It is a perilous thing, to be the one object on which
every eye involuntarily turns, as the source of public
evil. Rumours of conspiracy rose, and died, and
were heard again. In free governments public dis-
contents have room to escape, and they escape. In
despotisms they have no room to evaporate, and they
condense, until they explode. St. Petersburg at
length became a place of silence and solitude by
day, and of murmurs and meetings by night. It re-
minded one of Rome in the days of Nero ; and I


looked with perpetual alarm, for the catastrophe of

The Russian is a submissive man, and even
capable of strong attachment to the throne : but
there is no spot of the earth where national injury is
more deeply resented ; and Paul had been regarded
as tarnishing the fame of Russia. His abandonment
of Suwarrow — a warrior, of whom the annals of the
Russian army will bear record to the end of time —
had stung all classes. More than a soldier, Suwarrow
was a great military genius. He gained battles with-
out tactics, and in defiance of them. He had aston-
ished the German tacticians by the fierce rapidity of
his movements ; he had annihilated the French
armies in Italy by the desperate daring of his attacks.
Wherever Suwarrow came, he was conqueror. In
his whole career he had never been beaten. The
soldiery told numberless tales of his eccentricity ;
laughed at, mimicked, and adored him. The nation
honoured him as the national warrior.

But, the failure of some of his detached corps in
Switzerland had embarrassed the campaign ; and
Paul, capricious as the winds, hastily recalled him.
The popular indignation now burst forth in every
form of anger. Placards fixed at night on the palace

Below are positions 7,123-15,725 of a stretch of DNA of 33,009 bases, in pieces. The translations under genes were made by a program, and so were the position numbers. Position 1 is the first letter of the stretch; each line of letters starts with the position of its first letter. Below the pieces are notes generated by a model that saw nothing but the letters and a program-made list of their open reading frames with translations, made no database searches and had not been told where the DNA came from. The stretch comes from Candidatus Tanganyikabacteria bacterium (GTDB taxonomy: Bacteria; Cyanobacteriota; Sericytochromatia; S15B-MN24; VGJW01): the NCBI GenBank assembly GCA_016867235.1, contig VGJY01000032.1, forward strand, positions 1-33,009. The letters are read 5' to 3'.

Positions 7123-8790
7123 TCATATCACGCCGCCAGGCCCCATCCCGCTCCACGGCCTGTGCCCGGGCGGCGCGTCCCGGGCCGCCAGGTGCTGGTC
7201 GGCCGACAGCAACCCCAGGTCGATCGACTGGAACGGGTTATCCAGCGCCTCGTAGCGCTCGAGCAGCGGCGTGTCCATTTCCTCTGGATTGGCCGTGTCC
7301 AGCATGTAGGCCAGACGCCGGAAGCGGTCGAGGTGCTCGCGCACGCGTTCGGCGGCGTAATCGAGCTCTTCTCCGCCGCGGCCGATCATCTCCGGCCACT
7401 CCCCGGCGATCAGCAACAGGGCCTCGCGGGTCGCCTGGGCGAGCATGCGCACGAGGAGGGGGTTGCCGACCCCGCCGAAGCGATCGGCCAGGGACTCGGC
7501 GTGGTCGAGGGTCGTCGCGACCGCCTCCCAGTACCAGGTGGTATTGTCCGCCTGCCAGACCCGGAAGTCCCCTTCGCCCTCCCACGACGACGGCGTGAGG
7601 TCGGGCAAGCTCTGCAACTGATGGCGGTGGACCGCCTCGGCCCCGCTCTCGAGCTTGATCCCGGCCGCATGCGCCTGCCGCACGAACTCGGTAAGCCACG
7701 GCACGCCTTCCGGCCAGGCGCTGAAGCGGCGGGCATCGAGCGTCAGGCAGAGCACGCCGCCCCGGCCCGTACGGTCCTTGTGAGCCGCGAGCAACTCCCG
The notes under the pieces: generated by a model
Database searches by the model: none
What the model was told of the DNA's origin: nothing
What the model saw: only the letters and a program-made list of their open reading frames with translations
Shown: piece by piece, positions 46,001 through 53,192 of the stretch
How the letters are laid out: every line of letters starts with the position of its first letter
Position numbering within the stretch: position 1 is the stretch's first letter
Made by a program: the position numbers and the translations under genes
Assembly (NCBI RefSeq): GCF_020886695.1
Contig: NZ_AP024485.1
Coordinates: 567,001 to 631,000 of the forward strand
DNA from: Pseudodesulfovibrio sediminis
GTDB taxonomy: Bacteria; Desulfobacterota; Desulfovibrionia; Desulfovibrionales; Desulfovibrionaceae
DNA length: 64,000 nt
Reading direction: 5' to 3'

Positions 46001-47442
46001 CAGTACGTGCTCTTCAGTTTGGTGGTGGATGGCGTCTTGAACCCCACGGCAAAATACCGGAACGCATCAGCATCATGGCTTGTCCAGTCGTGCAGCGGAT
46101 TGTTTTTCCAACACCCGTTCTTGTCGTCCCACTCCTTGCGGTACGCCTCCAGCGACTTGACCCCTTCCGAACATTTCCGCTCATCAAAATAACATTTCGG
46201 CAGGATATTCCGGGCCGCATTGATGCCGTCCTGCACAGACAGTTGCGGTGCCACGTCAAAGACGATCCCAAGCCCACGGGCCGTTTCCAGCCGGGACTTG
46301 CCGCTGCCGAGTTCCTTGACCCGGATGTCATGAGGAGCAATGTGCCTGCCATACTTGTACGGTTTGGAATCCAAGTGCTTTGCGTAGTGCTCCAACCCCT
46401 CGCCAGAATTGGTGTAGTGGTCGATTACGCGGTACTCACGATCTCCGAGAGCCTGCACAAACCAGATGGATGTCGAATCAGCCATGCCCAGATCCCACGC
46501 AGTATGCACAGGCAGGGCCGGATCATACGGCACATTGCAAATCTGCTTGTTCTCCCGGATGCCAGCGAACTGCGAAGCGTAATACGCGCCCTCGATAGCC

walls ; gipsy ballads sung in the streets ; maskers, at
the countless balls of the nobles ; satires in quaint
verse ; and national proverbs, showed the public re-
sentment to be universal. Every incident furnished
some contemptuous comment. — The Czar had lately


built a wing to one of the palaces of Catharine. The
addition wanted the stateliness of the original fabric.
This epigram was posted on the building, in angry
Slavonic : —

" One built a palace, one a stall.
One marble ; one a plaster wall.
One sure to stand ; one sure to fall.
So much for Catharine — and for Paul !"

In the midst of this growing perplexity, the En-
glish messenger arrived. His tidings had been lone-
anticipated, yet they came with the effect of a thun-
der-clap. The cabinet had resigned ! I of course
now waited only the order to return. But, in the
meantime, this event formidably increased the diffi-
culties of my position. Foreigners will never allow
themselves to comprehend the nature of any English
transaction whatever. They deal with them all, as if
they were scenes on a stage. In the incorrigible
absurdity of their theatrical souls, they imagine a
parliamentary defeat to be a revolution, and the
change of a ministry the fall of an empire.

Paul instantly cast off all his old partialities. He
pronounced England undone. — The star of France
was to be the light of the west ; he himself to be the
luminary of the east. The bold ambition of Catharine
was to be realized; however, without the system or the
sagacity of her imperial genius. But, Paul was soon
to learn the terrible lesson of a despotic government.
The throne, separated from the people, is the more in
peril the more widely that it is separated. — The people
vmuld not be carried along with their master to the


feet of his new political idol. The substantial virtues
of the national character resisted that French al-
liance, which must be begun at once by prostration
and ingratitude. France was their new taunter.
England was their old ally. They hated France for
its republican insolence ; they honoured England for
its resolute determination to fight out the battle, not
for its own sake alone, but for the cause of all
nations. — Paul, in the attempt to partition the globe,

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Online LibraryGeorge CrolyMarston, or, The soldier and statesman (Volume 3) → online text (page 12 of 19)